Monday, September 17, 2012

Yet another attempt to apply old laws to new situations

On Friday Azhar Ahmed was convicted of posting an offensive Facebook message regarding the deaths British soldiers. According to the judge his remarks were

"derogatory, disrespectful and inflammatory"
Ah yes it's my old favourite good old section 127 of the Communications Act.

Okay so saying we should rise up and kill all the soldiers is a bit... oh wait he didn't; he said:
"All soldiers should DIE & go to HELL!"
So that's expressing an opinion and not a wish, okay but it was still inflammatory to post that on the families Facebook pages... oh wait he didn't, he posted it on his own page and it was seen by one of the families and it was then subsequently copied around the internet.

So this is the high-tech equivalent of someone in the pub stating to his friends that "the only good lawyer is a dead lawyer", being overheard by the parent of a recently deceased lawyer, having said remark spread around, and then being arrested, charged, and convicted.

Except that would not happen because there is no law regarding "grossly offensive" speech. The closest is "Hate speech" which is governed by section 18 of the Public Order Act such that:

A person who uses threatening, abusive or insulting words or behaviour, or displays any written material which is threatening, abusive or insulting, is guilty of an offence if— (a)he intends thereby to stir up racial hatred, or (b)having regard to all the circumstances racial hatred is likely to be stirred up thereby.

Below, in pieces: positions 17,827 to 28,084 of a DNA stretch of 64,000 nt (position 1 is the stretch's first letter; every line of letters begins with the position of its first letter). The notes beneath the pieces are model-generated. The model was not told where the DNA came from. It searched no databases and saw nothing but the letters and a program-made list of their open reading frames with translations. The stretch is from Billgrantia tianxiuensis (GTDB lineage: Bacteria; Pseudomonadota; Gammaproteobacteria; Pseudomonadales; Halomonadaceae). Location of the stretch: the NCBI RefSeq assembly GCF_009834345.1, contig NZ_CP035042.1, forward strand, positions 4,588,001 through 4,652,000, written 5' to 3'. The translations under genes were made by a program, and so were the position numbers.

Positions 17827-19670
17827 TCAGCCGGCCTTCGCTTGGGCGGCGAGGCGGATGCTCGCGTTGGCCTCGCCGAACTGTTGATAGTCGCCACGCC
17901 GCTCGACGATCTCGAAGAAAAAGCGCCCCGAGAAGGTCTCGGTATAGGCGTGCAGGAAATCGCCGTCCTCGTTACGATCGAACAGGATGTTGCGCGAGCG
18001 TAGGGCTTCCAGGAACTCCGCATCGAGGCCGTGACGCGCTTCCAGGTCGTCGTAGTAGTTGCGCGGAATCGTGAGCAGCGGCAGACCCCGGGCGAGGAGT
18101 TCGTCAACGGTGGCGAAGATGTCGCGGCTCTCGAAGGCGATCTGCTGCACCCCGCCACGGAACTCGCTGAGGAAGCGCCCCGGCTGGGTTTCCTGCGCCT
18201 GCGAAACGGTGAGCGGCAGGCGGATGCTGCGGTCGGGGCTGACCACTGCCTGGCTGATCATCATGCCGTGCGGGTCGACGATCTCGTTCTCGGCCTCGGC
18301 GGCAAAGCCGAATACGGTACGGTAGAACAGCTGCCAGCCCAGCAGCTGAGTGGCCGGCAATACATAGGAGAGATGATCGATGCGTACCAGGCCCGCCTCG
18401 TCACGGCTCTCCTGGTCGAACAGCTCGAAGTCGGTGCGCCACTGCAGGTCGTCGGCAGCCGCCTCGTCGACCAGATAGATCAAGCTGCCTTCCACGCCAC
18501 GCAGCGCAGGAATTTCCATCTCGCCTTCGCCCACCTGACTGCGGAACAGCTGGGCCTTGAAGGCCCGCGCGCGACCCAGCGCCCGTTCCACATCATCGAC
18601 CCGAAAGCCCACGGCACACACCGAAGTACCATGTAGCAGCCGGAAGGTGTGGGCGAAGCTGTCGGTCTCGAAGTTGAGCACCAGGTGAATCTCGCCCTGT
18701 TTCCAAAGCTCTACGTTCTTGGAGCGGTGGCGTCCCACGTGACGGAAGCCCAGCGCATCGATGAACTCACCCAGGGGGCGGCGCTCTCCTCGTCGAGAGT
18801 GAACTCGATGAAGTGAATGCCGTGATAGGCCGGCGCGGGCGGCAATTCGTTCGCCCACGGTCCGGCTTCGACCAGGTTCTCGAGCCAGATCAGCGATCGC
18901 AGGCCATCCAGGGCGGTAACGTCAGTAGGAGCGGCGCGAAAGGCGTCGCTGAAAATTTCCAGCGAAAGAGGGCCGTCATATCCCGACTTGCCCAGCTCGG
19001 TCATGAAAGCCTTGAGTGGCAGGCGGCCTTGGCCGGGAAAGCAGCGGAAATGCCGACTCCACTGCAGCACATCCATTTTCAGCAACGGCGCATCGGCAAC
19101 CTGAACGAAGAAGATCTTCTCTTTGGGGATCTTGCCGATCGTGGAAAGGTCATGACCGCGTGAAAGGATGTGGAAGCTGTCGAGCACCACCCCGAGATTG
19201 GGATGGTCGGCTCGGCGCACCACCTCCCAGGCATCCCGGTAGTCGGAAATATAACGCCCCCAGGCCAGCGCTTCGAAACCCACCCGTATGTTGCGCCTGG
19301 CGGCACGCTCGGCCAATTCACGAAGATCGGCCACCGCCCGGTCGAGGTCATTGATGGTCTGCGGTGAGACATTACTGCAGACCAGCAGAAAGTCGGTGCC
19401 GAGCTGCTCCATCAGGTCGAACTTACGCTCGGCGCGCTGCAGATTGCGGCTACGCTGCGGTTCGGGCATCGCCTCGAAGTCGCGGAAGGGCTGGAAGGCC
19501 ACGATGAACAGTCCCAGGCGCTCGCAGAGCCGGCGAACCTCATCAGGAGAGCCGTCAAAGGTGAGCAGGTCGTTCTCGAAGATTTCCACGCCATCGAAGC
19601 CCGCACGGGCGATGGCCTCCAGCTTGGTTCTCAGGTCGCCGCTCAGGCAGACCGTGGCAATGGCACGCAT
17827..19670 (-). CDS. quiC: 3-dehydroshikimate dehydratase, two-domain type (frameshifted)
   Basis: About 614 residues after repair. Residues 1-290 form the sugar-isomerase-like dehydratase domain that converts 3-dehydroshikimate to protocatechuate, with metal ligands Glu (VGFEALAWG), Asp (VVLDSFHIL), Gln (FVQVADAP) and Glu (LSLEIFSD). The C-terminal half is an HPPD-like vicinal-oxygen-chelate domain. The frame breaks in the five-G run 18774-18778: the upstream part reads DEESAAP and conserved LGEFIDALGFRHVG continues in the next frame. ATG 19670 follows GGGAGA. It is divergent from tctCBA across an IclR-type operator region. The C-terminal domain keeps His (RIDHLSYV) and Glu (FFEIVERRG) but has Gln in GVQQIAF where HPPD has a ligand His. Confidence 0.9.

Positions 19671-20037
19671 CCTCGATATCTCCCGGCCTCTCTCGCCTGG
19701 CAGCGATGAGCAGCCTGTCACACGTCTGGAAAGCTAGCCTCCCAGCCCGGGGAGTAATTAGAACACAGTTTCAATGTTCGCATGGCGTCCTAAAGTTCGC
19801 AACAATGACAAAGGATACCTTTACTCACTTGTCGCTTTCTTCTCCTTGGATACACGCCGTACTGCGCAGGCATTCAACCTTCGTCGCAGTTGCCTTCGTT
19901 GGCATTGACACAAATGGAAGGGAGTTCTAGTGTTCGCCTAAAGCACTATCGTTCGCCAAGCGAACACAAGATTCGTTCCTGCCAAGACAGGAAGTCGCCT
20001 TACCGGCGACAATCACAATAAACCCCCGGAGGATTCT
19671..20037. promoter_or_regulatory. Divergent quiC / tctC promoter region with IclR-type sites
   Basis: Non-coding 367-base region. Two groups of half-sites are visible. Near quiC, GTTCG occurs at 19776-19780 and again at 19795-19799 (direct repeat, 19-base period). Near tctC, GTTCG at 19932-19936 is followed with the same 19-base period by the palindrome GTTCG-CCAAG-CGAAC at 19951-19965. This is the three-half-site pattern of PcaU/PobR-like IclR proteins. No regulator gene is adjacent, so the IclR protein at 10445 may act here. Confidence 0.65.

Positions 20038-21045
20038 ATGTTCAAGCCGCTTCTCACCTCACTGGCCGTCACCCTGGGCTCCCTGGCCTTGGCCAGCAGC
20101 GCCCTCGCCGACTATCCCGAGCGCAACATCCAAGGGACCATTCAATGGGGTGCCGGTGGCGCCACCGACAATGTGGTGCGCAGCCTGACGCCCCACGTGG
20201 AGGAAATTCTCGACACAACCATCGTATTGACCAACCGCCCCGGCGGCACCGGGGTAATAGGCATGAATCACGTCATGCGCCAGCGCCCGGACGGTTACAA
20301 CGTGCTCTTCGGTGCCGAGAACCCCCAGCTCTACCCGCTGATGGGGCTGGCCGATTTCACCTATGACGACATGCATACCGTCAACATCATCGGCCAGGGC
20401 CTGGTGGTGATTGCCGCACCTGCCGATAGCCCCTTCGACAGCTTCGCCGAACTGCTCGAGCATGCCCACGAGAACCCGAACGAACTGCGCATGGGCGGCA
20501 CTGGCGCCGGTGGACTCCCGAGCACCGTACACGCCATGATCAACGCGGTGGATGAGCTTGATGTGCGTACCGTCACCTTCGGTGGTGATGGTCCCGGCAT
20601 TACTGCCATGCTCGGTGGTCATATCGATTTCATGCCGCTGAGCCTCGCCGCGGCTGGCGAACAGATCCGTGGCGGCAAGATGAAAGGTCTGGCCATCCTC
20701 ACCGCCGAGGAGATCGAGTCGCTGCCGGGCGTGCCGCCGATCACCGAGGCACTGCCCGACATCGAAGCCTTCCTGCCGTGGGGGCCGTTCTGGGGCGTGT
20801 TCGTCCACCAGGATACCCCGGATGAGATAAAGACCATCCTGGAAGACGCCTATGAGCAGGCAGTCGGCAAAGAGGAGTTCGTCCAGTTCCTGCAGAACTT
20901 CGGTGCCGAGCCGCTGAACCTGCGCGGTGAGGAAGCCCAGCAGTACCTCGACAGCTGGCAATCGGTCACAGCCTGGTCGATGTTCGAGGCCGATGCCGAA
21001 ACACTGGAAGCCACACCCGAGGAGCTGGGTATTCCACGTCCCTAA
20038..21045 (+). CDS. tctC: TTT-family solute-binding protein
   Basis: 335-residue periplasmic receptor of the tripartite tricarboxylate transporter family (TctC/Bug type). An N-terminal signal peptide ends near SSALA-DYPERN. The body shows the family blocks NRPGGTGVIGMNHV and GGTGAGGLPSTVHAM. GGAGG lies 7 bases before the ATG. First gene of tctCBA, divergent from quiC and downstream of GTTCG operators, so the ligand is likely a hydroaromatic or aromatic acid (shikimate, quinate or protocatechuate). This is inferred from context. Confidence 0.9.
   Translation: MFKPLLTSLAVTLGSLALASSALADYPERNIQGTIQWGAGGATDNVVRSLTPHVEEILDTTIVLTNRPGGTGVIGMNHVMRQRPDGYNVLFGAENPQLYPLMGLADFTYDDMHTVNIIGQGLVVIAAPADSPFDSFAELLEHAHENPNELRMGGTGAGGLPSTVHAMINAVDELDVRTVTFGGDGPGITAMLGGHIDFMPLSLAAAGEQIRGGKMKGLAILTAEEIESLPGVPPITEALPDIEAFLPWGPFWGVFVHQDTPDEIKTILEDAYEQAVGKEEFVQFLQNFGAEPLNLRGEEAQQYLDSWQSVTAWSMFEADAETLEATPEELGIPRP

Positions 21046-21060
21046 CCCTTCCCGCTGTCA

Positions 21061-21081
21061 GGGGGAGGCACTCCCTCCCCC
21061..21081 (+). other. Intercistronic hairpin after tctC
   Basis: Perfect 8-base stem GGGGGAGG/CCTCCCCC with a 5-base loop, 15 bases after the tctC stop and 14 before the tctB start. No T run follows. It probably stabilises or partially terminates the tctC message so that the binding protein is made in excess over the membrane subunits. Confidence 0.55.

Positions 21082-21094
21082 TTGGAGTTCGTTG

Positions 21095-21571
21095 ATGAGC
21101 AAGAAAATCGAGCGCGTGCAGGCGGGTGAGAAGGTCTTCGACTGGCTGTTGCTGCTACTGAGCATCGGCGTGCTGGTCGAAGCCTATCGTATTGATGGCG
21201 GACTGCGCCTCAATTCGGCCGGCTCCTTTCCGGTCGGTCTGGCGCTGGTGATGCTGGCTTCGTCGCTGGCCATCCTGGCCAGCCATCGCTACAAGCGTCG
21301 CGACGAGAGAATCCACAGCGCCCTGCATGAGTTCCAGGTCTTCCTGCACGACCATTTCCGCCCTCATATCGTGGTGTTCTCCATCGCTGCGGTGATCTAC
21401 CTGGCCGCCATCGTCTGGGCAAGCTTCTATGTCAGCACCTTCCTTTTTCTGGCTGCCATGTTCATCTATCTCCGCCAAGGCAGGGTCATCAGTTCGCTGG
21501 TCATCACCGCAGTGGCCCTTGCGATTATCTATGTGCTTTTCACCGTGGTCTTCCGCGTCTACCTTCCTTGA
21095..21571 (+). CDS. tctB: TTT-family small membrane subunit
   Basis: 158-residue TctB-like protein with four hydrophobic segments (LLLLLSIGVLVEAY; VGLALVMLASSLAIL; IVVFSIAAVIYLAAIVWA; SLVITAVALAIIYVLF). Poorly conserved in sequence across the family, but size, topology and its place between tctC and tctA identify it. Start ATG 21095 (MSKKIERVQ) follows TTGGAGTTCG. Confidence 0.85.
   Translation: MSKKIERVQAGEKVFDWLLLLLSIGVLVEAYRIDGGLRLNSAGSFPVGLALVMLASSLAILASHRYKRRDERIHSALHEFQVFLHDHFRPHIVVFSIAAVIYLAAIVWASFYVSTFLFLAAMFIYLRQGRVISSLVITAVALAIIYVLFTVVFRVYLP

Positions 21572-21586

with the Criminal Justice and Public Order Act adding:
A person is guilty of an offence if, with intent to cause a person harassment, alarm or distress, he— (a) uses threatening, abusive or insulting words or behaviour, or disorderly behaviour, or (b) displays any writing, sign or other visible representation which is threatening, abusive or insulting, thereby causing that or another person harassment, alarm or distress.
In other words if he'd said this they would have to prove his intent was to provoke hatred, but because he sent it in a message all they have to do is prove that 'the majority' would consider that the people or person about whom it was made would themselves find it "grossly offensive".

To add to the lunacy the way it's handled means that this applies to anyone in the world. If anyone using the internet posts a similar message that can be viewed by a UK citizen they could be arrested if they choose to visit; hell in theory we could ask for them to be extradited for the 'offence'.

I'd say it was a joke, but it's a joke that's got a 19 year old kid sentenced for something that wouldn't have been a crime had he simply said it out loud.

It's about time Parliament woke up to the 21st Century in which speech and 'messages' are considered to be identical to those living in these times.